Resiliency, Leadership, Planning, Execution
To say that 2020 has been a year to remember (or forget) is an understatement! The global pandemic, presidential election, and virtual schooling, to name just a few.
Although this year has created new challenges for individuals, families, and businesses, it has also provided many learning opportunities. Here are some of the things that I have learned and or have observed within my clients.
Family is most important!
Where there are challenges there are opportunities.
The best laid plans require flexibility.
Those that have planned have performed better than those that did not.
Leadership is critical in times of uncertainty.
The ability to execute, regardless of plan, will always win.
Complacency will leave you behind, even in a pandemic.
Resiliency and a positive attitude can overcome even the toughest of times.
As a business owner myself, I am continually learning and growing. And, as do most, I learn a lot more in difficult times than in good times. This year has been no different. Like many of you, our 2020 Business Plan has not turned out as originally planned. When the pandemic hit in March, the faucet shut off for 6-8 weeks, gradually turning back on through the summer months and into the fall; however, not without casualties.
As leaders and business owners there are many hats we wear day-in and day-out. During a pandemic, this is elevated to an even greater level. We are managing uncertainty, fear, and anxiety, not only for our employees but also for the future of our businesses.
In our company’s line of work, we are fortunate not to face the catastrophic effects of COVID felt by those in the hospitality and tourism industries. We have, however, been challenged in unexpected ways.
How business is conducted changed overnight! How we deliver our products and services, operating remotely, or even the changes in the markets in which we serve. This year has caused us to rethink our business model. What can work in this new environment? What should we abandon? What should we continue to do post-pandemic and what should we go back to? Flexibility, creativity, and general openness to new ideas and perspectives has never been more critical.
So, what are some things you can do as a business owner and leader during uncertain times?
Be transparent – share the good and the bad with your team.
Focus on what you can control and don’t worry about what you can’t.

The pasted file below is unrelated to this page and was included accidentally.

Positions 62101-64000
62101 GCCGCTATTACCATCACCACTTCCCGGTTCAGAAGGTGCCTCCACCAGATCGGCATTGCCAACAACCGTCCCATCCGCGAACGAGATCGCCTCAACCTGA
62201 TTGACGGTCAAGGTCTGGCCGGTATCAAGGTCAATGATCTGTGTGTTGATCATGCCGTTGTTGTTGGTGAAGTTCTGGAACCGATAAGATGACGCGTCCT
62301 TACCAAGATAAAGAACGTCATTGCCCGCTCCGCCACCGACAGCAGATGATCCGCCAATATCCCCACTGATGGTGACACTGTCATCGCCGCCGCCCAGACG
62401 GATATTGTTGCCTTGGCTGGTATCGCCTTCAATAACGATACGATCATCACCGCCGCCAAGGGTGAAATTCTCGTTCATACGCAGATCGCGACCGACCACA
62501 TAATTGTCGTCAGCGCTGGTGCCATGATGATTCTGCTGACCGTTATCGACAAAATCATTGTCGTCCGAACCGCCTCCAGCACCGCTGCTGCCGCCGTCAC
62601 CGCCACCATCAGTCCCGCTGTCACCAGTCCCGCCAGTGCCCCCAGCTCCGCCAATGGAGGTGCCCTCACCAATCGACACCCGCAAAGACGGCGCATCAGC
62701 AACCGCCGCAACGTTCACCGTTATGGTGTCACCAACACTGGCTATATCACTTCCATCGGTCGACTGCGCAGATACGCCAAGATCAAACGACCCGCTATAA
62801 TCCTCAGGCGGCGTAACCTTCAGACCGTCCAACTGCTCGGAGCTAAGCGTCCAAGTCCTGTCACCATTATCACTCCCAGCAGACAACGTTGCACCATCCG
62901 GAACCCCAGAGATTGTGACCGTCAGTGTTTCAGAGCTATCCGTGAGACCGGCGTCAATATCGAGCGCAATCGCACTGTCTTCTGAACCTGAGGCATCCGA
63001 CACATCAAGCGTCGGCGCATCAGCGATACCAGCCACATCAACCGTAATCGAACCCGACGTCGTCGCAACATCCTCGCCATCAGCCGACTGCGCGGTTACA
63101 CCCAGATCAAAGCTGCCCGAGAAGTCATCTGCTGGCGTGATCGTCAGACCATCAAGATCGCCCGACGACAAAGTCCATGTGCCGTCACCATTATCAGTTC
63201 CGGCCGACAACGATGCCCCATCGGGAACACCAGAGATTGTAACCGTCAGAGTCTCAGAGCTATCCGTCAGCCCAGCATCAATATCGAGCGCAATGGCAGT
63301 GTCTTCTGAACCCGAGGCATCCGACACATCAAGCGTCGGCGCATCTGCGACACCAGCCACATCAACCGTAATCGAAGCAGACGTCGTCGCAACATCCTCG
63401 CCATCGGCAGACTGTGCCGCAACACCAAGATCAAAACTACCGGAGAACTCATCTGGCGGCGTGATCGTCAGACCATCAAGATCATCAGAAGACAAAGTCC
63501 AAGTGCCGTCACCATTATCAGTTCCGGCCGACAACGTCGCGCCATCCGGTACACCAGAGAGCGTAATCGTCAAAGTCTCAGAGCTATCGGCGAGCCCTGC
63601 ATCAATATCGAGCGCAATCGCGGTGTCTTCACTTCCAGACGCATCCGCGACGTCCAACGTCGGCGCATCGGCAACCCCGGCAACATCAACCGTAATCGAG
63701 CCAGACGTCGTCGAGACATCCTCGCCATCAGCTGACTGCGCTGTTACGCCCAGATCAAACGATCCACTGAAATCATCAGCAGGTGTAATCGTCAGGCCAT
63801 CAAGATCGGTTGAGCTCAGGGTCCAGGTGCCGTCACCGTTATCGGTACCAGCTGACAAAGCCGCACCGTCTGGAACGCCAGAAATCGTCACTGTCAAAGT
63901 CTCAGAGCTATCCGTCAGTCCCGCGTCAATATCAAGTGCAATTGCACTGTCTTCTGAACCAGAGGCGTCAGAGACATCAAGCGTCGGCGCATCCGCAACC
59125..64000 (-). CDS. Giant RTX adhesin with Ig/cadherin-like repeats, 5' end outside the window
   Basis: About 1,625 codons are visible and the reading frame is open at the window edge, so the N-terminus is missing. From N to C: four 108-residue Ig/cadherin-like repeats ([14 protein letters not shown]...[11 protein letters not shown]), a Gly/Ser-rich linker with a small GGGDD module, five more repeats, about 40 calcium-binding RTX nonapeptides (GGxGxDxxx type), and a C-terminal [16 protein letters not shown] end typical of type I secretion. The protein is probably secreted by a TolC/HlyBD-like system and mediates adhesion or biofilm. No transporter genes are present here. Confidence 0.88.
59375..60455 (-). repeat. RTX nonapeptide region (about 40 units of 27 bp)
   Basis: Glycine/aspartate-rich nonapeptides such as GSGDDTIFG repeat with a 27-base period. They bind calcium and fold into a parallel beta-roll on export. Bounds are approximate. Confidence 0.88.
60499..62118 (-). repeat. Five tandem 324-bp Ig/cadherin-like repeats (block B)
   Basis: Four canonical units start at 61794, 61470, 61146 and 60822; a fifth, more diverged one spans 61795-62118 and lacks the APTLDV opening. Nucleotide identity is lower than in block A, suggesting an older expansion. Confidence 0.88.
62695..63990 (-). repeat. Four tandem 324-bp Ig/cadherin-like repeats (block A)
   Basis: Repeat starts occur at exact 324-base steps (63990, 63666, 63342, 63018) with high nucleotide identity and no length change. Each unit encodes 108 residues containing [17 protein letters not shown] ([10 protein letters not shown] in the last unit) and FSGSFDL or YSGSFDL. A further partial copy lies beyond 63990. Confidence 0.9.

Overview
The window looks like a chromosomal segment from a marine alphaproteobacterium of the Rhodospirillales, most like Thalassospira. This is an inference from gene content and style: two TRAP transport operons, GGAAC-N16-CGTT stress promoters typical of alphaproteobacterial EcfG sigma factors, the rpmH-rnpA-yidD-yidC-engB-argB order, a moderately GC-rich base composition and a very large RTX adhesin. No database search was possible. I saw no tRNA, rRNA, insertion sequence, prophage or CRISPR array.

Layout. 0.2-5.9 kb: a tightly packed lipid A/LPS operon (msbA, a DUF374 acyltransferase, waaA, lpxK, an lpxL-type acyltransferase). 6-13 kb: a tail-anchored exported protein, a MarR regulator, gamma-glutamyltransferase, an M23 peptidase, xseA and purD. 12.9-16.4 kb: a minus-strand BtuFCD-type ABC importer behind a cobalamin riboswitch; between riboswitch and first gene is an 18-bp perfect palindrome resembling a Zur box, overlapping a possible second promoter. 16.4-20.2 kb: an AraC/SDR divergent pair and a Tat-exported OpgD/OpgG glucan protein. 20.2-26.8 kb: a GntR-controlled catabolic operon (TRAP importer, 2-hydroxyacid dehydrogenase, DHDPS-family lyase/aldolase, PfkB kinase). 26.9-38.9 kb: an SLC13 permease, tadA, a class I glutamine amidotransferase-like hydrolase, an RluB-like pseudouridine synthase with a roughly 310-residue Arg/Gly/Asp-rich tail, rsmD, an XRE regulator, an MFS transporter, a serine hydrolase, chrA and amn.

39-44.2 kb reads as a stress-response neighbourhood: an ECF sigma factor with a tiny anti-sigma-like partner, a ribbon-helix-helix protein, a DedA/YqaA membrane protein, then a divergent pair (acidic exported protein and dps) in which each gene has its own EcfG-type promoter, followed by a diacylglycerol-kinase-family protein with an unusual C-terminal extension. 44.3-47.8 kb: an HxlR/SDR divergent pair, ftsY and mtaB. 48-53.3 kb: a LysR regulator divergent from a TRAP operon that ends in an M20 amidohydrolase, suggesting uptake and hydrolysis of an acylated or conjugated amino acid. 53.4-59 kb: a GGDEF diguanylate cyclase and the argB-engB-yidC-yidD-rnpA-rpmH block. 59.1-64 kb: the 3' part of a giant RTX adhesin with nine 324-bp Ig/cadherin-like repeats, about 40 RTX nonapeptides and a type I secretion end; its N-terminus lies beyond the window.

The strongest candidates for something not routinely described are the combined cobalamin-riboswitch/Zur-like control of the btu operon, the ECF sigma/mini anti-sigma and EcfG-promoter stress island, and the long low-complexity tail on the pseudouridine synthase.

Communicate, communicate, communicate.
Engage your team in developing a plan – people want to act and be part of the solution.
During this past year all our clients have been able to manage through the ‘storm’ of uncertainty. Some have had significant growth, some have performed well below plan (but survived), while others have maintained levels of 2019. The one thing they all have done is have a plan. The plans may not be what they had initially established at the beginning of 2020, however, they were able to come together within their respective organizations when the pandemic hit to address not only the urgent, but the important. As leaders they evaluated the plans and identified where they needed to adjust based on the current mode of remote operation and communication. They sought out new markets and services where possible and/or developed new ways of delivering their product or service to customers.
Uncertainty breeds creativity and success – Helen Harkness, PhD
One of the most important things I have learned is that while having a plan provides a roadmap for execution - the ability to be flexible with that plan to take advantage of opportunities, shift when new obstacles are presented, and succeed in even the most difficult times, is the most critical part of the equation.
If there’s one thing that’s certain in business, it’s uncertainty. – Stephen Covey
There have been a lot of challenges this past year and there will be many challenges ahead. What we do with those challenges both personally and professionally within our businesses will determine our future success. Have a plan, be flexible, and know that life will continue to throw us curve balls. What we do with those curve balls determines our resiliency.
Cheers to a safe, healthy, and prosperous 2021! Plan, Lead, Execute!
Jayne McQuillan, CPA, MBA, CEPA is the owner of Journey Consulting, LLC